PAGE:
It’s an indisputable fact that Insomniac Games have always been known for their somewhat explosive and aggressive approach to game design. Spyro the Dragon, Ratchet & Clank, Resistance, and Sunset Overdrive are perfect examples of that. The studio’s latest project takes a detour from the usual Insomniac style and opts for a more peaceful approach to their always enjoyable adventures.
I was a bit skeptical when the studio announced Song of the Deep as soon as I watched the initial reveal trailer. What I saw was exactly what I would’ve imagined a new title from Insomniac to look like. I never disliked the look of Song of the Deep, however, and since sinking some time into it (water pun), I’ve come to the conclusion that this game is one of the most unique, beautiful, and magical titles that the studio has released in a long time.
Song of the Deep is a Metroidvania-styled game that inserts you into the once simple life of Merryn, a 12-year-old girl with a strong admiration for the sea and the potential mysteries that lurk beneath the depths of it. Merryn lives alone with her father, a fisherman, who mysteriously fails to return home one night which leads her to (somehow) build a submarine from scrap that was caught up in one of her father’s fishing nets and plunge herself into the murky depths to rescue him and return their lives to the peaceful one that it once was.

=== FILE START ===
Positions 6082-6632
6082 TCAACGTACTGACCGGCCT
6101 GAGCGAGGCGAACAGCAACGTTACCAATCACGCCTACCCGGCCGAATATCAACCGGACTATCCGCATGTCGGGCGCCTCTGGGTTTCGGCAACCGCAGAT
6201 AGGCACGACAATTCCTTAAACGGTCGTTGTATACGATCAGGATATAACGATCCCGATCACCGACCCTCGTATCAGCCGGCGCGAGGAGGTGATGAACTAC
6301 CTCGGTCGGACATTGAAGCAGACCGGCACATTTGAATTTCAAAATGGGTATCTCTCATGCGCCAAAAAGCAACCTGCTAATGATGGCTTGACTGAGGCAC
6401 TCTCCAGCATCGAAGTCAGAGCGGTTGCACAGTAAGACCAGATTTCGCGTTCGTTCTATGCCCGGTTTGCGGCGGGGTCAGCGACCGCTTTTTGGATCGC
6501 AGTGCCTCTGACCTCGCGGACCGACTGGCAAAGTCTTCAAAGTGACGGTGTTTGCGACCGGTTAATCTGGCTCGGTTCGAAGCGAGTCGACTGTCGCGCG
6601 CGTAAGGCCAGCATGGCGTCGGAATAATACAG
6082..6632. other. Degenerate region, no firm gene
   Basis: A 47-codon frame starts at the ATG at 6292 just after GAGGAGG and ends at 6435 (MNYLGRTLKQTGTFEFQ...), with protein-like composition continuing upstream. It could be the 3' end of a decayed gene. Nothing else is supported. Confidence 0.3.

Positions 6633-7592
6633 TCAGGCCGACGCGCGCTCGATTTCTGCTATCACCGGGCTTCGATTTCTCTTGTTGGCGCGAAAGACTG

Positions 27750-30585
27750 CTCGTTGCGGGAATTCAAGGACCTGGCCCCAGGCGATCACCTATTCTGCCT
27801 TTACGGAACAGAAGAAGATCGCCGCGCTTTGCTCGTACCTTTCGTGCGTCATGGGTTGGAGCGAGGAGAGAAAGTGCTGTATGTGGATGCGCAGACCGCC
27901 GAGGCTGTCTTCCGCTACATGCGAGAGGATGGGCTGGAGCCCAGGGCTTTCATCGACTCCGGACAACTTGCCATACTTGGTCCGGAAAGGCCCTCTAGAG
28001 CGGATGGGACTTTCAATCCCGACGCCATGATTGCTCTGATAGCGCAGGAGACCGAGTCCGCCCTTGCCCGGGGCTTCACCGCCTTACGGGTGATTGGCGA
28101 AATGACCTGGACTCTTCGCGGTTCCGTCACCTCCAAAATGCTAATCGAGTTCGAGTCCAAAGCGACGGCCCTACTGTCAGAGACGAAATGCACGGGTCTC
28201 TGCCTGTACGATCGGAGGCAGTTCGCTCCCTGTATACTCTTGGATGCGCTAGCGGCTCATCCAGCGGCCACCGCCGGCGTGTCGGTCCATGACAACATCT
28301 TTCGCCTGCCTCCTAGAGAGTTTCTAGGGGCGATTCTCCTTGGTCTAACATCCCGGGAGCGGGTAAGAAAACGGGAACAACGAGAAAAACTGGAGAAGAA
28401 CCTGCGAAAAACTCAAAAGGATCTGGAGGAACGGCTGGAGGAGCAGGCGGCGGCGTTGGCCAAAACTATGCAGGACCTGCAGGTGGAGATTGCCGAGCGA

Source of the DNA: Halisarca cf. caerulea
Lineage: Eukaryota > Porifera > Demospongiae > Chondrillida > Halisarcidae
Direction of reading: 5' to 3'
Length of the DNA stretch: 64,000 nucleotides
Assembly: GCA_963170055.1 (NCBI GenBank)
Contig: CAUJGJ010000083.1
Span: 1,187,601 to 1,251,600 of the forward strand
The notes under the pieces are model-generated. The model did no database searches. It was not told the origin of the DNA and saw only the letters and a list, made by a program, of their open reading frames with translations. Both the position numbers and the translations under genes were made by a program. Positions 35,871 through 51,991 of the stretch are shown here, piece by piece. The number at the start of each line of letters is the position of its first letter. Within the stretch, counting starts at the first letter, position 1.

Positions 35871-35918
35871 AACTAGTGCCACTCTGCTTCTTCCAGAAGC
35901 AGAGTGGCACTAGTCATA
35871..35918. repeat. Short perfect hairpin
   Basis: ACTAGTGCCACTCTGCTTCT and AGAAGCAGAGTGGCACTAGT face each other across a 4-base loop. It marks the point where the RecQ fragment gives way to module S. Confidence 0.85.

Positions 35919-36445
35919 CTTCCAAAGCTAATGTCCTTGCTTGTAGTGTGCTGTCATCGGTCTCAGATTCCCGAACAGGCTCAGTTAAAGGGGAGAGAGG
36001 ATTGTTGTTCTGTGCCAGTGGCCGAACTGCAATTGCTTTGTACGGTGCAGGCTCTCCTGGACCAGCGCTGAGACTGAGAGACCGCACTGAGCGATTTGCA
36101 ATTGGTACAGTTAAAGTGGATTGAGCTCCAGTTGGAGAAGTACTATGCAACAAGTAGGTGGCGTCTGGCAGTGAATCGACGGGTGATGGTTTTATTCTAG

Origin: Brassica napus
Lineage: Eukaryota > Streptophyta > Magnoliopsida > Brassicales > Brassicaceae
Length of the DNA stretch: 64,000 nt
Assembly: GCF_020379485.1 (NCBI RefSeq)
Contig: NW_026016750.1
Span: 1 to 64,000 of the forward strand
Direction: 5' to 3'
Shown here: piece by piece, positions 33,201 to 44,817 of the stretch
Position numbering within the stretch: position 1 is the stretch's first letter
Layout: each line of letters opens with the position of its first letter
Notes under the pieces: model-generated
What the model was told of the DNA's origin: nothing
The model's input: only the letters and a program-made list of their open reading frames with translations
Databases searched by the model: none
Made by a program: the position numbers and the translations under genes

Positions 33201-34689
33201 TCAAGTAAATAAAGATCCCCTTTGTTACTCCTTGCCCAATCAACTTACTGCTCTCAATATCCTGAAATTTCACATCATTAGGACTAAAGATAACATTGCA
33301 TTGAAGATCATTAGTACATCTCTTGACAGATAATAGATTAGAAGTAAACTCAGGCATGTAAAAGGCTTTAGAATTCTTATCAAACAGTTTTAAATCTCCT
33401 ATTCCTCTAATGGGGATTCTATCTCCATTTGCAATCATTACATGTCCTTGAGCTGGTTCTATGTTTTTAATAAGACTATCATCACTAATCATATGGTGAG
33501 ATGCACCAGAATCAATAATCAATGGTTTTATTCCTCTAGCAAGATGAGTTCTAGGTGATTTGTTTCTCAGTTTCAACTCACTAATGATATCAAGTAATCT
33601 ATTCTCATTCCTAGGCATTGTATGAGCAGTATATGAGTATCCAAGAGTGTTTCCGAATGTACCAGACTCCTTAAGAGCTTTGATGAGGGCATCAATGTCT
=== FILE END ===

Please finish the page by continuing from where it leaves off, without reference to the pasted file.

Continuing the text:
In the typical Metroidvania style, Song of the Deep drops you straight into a vast, open world environment strung together with the use of tight tunnels and claustrophobic caves. The game is filled to the brim with barriers to pass, enemies to defeat, and puzzles to conquer. Following another trope of the genre, many of the areas you come across will most likely include a hurdle that you’ll be unable to pass until you acquire a specific piece of equipment. These unlock abilities such as upgrading the turbine of your submarine to increase your overall speed. This can allow you to advance through areas that would be previously impossible to explore due to the area being blocked off by a current too strong for your vessel to venture through.